Insights
3 min Read
September 3, 2014

Six steps to ensure your rebranding sticks

Before your nonprofit rebrands, consider the timing and sequence that will help you do it right. How will the changes you make connect back to your vision and mission? How will you bring that new brand to life? In my webinar, “Surviving the Rebrand (and living to tell the tale)”which you can watch online any time hereI mapped out these six steps: 

Have a clear organizational strategy. Clarity around your mission and values, who your audiences are, what actions you want them to take… that’s actually the stuff of strategic planning, which should happen upstream of rebranding. Big Duck’s ebook The Rebrand Effect explains how fifty-one percent of the 351 nonprofits polled said that strategic planning was the most influential thing moving their rebranding process forward. 

The more your board and your staff are aligned and clear about the mission, the more likely it is that your rebrand is going to reflect it.

Get buy-in. Branding isn’t just about a logo change or messaging update. It impacts the culture of how your organization works together, so making sure people are onboard and understand why you’re doing it is important.

In particular, consider bringing the people who aren’t convinced that the branding process is going to be helpful together, and have some frank discussions about it.

Here’s one way to do it: Book a conference room and put out on the table all of your brochures, your flyers, materials, printouts of social media or your website: anything your development and programs staff use to communicate with outside audiences. Really look at your materials: not from your own point of view, but from your audiences’ point of view.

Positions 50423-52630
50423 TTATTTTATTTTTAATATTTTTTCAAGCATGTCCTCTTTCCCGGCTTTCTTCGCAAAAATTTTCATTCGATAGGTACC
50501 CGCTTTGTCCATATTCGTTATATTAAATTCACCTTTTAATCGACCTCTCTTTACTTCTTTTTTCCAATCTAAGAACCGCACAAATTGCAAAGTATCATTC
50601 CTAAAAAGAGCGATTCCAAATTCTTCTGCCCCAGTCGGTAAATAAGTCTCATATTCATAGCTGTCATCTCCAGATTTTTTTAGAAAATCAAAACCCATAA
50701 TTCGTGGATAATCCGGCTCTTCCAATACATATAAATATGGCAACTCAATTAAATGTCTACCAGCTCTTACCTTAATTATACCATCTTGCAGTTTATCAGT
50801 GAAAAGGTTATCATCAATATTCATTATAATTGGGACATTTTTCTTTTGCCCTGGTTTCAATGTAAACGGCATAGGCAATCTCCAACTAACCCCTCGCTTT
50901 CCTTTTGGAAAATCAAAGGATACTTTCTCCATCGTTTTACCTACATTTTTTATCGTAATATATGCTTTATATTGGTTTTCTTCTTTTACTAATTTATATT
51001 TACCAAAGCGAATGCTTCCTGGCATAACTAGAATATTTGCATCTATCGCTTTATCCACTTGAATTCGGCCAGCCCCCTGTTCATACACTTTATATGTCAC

What messages are you sending? What do these materials say about your organization? Are you communicating consistently?

Reviewing the websites of your peers and your competitors can also help you get your team aligned around changes you might make. Often, people who’ve been resistent to making changes see why it might help when they use these exercises to take a step back.

Start with a clear communication strategy. You don’t want to leave the harbor unless you’re clear where you’re sailing the ship, right? Having a communication strategy means making sure what you want to communicate is clearly defined, ideally before you start making changes. That sounds really simple and obvious, but you’d be surprised how many organizations that rebrand jump right in to messaging or a logo redesign without stopping to ask the question, “What does this have to communicate?”

Branding, ultimately, is about reputation awareness, reputation shaping, and reputation management. If you don’t have a clear sense of how you’re perceived now, it’s very hard to know if you should actually make a change.

Many nonprofits require research to get a clearer picture of this area and to set a viable communications strategy. If you haven’t done any in a while, consider talking to both your internal and your external stakeholders to get a sense of how you’re perceived. What’s your organization known for? What’s the reputation that you currently have?

Ok, now you can rebrand. Rebranding your nonprofit might include changing your name, your logo, your tagline, developing key messages, writing an elevator pitch, rewriting your vision, mission, value statements. It might even mean changing how you manage communications, or how departments collaborate, all in the name of working together to communicate “on message.”

Bake it in. Your staff and board will need simple tools they can use to communicate on brand consistently. Typically, we suggest a simple brand guide (including both visuals and messaging) and a training or two. Ideally, all new staff receive the guide and training as part of their onboarding.

Start campaigning. Your rebrand isn’t really done until your website is updated, your social media adapted, and more. Once that’s in place, use your new brand in a year-end fundraising appeal, or perhaps launch a recruitment campaign to get new clients to come in for programs or services. Remember, campaigning is really where we start to move people up that engagement ladder.

Related Content